STRATEGY AND STRUCTURE: MULTIDIVISIONAL (M-FORM) STRUCTURE • ● Operating divisions each represent a separate business or profit center • ● Top corporate officer delegates responsibilities for day-to-day operations and business-unit strategies to division managers • ● Ties together all operating divisions • ● Each division represents a separate business or profit centerwith its own functional hierarchy • ● Each division is responsible for daily operations • ● Business-unit strategy is delegated to the division
STRATEGY AND STRUCTURE: MULTIDIVISIONAL (M-FORM) STRUCTURE • Appropriate structure as firms DIVERSIFY • Three Major Benefits • ● Simplifies the problem of control through more accurate monitoring of the performance of each business • ● Facilitates comparisons between divisions, which improves the resource allocation process • ● Stimulates managers of poorly performing divisions to look for ways of improving performance
STRATEGY AND STRUCTURE: THE RIGHT STRUCTURE • IT DEPENDS • ●No one organizational structure (simple, functional, or multidivisional) is inherently superior to the others • ● The firm must select a structure that is “right” for the chosen strategy • ● Managers develop proper matches between strategies and organizational structures rather than searching for an “optimal” structure
MATCHES BETWEEN BUSINESS-LEVEL STRATEGIES AND THE FUNCTIONAL STRUCTURE Firms use different forms of the functional organizational structure to support their strategy • Business-level strategies are: • Cost leadership (broad or focused) • Differentiation (broad or focused) • Integrated cost leadership/differentiation • Structural choices are: • Simple • Functional • Multidivisional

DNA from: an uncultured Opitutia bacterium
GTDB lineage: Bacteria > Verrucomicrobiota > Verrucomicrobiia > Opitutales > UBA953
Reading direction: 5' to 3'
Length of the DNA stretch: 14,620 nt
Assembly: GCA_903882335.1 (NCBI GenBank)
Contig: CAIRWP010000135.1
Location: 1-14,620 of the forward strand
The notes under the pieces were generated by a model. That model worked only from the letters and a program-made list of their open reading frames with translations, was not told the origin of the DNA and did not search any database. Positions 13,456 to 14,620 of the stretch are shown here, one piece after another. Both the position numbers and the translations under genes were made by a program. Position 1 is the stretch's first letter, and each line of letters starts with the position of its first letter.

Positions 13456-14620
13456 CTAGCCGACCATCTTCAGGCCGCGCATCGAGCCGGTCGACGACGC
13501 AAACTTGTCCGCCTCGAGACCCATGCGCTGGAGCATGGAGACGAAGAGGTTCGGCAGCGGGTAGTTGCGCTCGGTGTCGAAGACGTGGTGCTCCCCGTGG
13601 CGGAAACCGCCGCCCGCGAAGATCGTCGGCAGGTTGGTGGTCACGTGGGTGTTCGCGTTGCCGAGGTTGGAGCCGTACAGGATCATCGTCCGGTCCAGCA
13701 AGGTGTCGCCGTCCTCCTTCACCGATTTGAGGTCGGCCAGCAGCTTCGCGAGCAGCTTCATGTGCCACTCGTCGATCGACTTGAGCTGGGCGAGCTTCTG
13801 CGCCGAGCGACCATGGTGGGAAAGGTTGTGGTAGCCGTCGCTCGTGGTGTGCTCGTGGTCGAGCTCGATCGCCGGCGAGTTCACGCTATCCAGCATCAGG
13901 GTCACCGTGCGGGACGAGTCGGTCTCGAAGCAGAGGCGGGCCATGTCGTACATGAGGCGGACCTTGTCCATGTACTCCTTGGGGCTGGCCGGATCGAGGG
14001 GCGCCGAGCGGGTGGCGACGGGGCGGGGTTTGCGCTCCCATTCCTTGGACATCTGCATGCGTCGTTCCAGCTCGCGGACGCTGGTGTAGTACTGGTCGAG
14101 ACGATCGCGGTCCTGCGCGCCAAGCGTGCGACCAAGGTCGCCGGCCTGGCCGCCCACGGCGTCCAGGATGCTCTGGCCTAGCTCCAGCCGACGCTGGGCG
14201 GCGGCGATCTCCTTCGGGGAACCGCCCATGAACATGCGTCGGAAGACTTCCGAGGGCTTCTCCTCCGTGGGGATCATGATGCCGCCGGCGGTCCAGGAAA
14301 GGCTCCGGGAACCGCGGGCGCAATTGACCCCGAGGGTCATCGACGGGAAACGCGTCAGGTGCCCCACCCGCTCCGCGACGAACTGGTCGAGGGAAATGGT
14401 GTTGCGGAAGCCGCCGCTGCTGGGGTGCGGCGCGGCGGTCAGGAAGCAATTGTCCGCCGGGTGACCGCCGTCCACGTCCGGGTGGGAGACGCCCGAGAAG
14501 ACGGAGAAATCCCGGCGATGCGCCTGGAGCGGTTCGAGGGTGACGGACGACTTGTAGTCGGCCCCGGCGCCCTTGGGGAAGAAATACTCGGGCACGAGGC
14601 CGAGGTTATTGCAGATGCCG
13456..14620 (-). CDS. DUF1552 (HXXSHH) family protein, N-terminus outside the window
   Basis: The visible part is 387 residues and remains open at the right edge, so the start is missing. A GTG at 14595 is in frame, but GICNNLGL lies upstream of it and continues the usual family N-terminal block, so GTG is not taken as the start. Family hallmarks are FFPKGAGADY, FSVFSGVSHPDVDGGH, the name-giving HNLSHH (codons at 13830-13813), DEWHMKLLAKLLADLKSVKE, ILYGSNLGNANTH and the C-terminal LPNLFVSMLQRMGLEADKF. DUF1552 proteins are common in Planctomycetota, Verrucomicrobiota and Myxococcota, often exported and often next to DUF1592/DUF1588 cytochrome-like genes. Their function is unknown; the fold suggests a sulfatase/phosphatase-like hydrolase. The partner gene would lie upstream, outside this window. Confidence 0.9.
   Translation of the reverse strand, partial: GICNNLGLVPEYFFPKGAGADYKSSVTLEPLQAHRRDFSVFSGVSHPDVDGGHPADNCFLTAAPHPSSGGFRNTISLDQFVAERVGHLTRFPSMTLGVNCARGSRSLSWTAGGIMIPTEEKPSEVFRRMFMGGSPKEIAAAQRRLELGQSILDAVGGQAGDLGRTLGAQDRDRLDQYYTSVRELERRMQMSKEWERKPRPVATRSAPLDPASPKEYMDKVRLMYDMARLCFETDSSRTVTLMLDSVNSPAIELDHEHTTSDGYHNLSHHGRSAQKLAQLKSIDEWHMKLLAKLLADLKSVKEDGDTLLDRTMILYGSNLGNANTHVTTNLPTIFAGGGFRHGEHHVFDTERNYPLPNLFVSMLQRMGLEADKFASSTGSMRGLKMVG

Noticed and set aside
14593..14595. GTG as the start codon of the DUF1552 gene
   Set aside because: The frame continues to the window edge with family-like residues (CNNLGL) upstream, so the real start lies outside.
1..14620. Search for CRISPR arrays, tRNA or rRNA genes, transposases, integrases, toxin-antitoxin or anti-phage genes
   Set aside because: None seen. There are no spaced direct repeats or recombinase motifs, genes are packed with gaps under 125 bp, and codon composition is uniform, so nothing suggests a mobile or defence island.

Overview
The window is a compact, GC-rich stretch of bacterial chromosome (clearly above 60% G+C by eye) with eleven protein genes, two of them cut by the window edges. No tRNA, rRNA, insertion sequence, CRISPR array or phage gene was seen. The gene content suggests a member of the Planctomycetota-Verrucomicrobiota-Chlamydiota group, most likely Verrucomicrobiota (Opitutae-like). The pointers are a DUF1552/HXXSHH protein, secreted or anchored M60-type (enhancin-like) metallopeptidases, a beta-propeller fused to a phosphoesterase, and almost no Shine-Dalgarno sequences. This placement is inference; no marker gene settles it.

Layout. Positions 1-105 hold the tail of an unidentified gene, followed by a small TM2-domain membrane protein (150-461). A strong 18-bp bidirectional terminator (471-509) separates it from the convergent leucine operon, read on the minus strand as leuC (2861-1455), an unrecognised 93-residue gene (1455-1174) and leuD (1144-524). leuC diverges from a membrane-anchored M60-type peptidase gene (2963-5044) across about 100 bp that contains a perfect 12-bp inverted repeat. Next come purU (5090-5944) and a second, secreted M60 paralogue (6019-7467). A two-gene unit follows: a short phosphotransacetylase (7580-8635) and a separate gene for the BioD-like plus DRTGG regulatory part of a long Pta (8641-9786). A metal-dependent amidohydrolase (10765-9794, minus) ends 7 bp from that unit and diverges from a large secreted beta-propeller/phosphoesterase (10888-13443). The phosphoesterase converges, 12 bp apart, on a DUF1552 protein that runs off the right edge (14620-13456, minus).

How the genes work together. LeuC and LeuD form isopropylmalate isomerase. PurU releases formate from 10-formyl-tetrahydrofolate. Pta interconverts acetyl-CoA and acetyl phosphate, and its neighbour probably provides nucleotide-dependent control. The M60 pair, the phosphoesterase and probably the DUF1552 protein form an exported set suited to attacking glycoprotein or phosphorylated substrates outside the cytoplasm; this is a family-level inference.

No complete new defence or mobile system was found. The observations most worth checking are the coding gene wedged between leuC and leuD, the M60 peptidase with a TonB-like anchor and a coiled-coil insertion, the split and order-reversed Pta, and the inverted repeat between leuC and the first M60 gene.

MATCHES BETWEEN BUSINESS-LEVEL STRATEGIES AND THE FUNCTIONAL STRUCTURE The choice of structure is influenced by structural characteristics needed to compete: • Specialization: the type and number of jobs required to complete the work of the firm • Centralization: the degree to which decision-making authority is retained at higher managerial levels • Formalization: the degree to which formal rules and procedures govern work
USING THE FUNCTIONAL STRUCTURE TO IMPLEMENT THE COST LEADERSHIP STRATEGY FIGURE 11.2 Functional Structure for Implementing a Cost Leadership Strategy
USING THE FUNCTIONAL STRUCTURE TO IMPLEMENT THE COST LEADERSHIP STRATEGY The choice of structure is influenced by structural characteristics: • Specialization: departments are designed around areas of expertise—engineering to accounting • Centralization: highly centralized; staff are all together • Formalization: reporting roles are clearly defined; simple lines of communication
USING THE FUNCTIONAL STRUCTURE TO IMPLEMENT THE COST LEADERSHIP STRATEGY • Cost leadership and the functional structure results: • Operations is the main function • Process engineering is emphasized rather than new product R&D • Few decision-making and authority layers • Centralized corporate staff • Highly formalized rules and procedures Low-cost culture • Centralized staff decision-making authority • Job specialization • Simple reporting relationships • Overall structure is mechanistic; structured job roles
USING THE FUNCTIONAL STRUCTURE TO IMPLEMENT THE COST LEADERSHIP STRATEGY Cost Leadership and Five Forces of Competition • Low-cost position is a valuable defense against rivals • Powerful customers can demand reduced prices • Cost leaders are in a position to absorb supplier price increases and relationship demands, and to force suppliers to hold down their prices • Continuously improving levels of efficiency and cost reduction can be difficult to replicate and serve as significant entry barriers to potential competitors • Cost leaders hold an attractive position in terms of product substitutes, with the flexibility to lower prices to retain customers